But the point remains that the patient isn’t necessarily the main focus; it’s actually taken me the course of several follow-ups to have one of my less urgent ailments addressed. I broke my neck in a head impact, but no one ever offered and I never insisted on diagnostics to my back until this last visit on Thursday (when they said I can take off my collarín!). So in a couple of weeks my back will finally get x-rayed.

I brought up minor back pain on my first visit actually, but not until the end of the consultation, so the doc was like “ah we can see to that next time” and never wrote out an order for the radiology. And then I forgot the second time when I had a different doctor. So yeah, this third time I got the order to have a study taken on what will be my fourth visit, a few weeks from now.

Given this delay, and my personal anxieties about communicating with healthcare professionals, I had this whole advocacy speech composed in my head, as follows:

“I like to dance really hard, and I like snowboarding, so can we please check my back just to make sure? And if that’s not convincing enough, I also want you to know that my pain isn’t extreme extreme, but it is substantial enough to show up in my dreams, and a couple of nights ago I dreamed I had back pain and talked to you guys about it and you told me that I was growing wings.”

I was seriously going to say that (it’s all true). But I actually didn’t need to, of course. All I had to do was tell them clearly that I wanted to xray my back.

note to liz

Look at this super nerdy facebook message I almost sent to my old roommate Liz. (We lived together in Belfast; she’s from Melbourne.)

Hey lady! Yes, Mexico continues to be awesome. I’m currently in a self-realization phase about what Black Studies scholars refer to as “double consciousness,” where people perceive you as one way because of your appearance and social status. That perception doesn’t have a hugely accurate correlation with, and often contradicts, how you ideally see yourself, but it sometimes feels necessary to play into it for social reasons. In those situations I’m critical of whether I am losing a bit of my self-awareness. Hhaha TMI. I just figured it out just now, sorry. It’s not actually about being white and American here– assumptions and understandings are probably pretty much right in those areas– but more about how I speak Spanish (like a child).

I don’t think I will send it to her. We haven’t spoken in a long time; best to keep it light. – Term coined by WEB DuBois, 1897 article in the Atlantic. “Being black, Dubois argued, meant being deprived of a ‘true self‐consciousness.’ Blacks often perceived themselves through the generalized contempt of white America.”

I’m not saying I’m feeling some sort of prism of contempt for this. Not at all. But basically I am saying I think in some ways my personality changes when I speak only Spanish to people. Hablo como mensa, as they say, an innocent, and I get kind of goofy and wide-eyed I think to go along with it. My friend León says I get around it by telling stories and using images, but there is still this thing about not picking up on subtext from others.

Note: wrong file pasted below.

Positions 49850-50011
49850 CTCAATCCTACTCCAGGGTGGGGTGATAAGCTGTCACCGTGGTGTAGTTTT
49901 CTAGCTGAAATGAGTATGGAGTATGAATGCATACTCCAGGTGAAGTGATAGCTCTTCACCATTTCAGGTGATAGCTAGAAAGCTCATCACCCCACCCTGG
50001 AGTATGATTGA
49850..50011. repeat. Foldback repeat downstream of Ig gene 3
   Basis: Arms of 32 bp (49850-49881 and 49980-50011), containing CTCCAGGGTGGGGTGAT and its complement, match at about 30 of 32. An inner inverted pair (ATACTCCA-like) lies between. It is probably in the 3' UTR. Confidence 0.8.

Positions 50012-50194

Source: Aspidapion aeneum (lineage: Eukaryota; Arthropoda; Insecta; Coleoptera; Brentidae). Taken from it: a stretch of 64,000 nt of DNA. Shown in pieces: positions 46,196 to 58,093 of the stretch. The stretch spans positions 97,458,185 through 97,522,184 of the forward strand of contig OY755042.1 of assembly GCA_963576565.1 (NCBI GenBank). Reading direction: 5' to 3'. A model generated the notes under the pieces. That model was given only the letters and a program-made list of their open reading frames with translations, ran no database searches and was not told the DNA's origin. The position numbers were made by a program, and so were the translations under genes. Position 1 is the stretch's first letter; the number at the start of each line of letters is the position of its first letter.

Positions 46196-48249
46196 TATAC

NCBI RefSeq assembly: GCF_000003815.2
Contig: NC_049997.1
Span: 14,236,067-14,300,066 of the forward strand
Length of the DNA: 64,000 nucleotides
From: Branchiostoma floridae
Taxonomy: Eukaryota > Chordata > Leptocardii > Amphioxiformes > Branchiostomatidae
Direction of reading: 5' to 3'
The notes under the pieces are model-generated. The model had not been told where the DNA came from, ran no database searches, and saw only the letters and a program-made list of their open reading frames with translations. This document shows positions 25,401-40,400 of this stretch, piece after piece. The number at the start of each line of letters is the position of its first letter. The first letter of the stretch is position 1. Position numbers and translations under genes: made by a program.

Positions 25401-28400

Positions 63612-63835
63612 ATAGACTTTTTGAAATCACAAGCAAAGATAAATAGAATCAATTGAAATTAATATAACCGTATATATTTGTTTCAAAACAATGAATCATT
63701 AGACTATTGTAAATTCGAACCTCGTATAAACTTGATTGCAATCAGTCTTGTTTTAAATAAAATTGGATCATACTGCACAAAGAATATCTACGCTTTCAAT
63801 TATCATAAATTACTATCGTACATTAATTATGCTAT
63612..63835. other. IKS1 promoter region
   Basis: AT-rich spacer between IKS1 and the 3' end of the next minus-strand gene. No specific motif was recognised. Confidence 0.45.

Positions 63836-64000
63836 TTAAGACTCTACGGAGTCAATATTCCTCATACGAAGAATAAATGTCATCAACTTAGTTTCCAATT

That actually probably is what shapes my social interactions more definitively– not how I speak, but how I understand others. Speaking only Spanish, I just don’t get everything that people are telling me, which affects my relationships. It affects my level of responsiveness to them, and I think that is the thing that really influences how they in turn see me.

In English conversation, I’m really good at observing subtext, and it’s kind of a shock not being able to rely on that in Spanish conversation. It’s like going blind or something. But still, you learn.

And I guess it’s balanced out by other things, advantages. Being foreign is interesting, for example. There are others.

hoodie con alas

I went to a fun party last night, at a cantina place on Chiapas that I pass all the time but had never entered. Lots of interesting people there, mixed crowd. Normal people, not hipsters –> good thing.

One dude there had a pretty cool style. He was wearing a black hoodie with black wings. I thought at first the wings were separate but then realized they were sewn on. He also had on a knit cap and diamond studded earrings, so medio cholo, but not really. No popped Ed Hardy cap or anything. Actually, Maggie called him a raver.

I asked him where he got the hoodie and he told me the Adidas store. I was immediately kind of abashed, like WTF ADIDAS SHOULDN’T BE CARRYING PRODUCTS WITH WINGS. I actually called them “alas,” since this conversation was in Spanish. He told me his shoes were also Adidas and the model was called wings.

So wrong. Do I need to write a letter of complaint to Adidas?

Nike, named for the Greek winged goddess of victory, should have exclusive rights on wings.

End of story.

Except wait. Because the whole conversation happened in Spanish, I also sounded like an eight-year-old while I was arguing all of this.

He told me the designer Jeremy Scott is a golden boy and allowed to do whatever he wants. I was like, who’s managing the brand?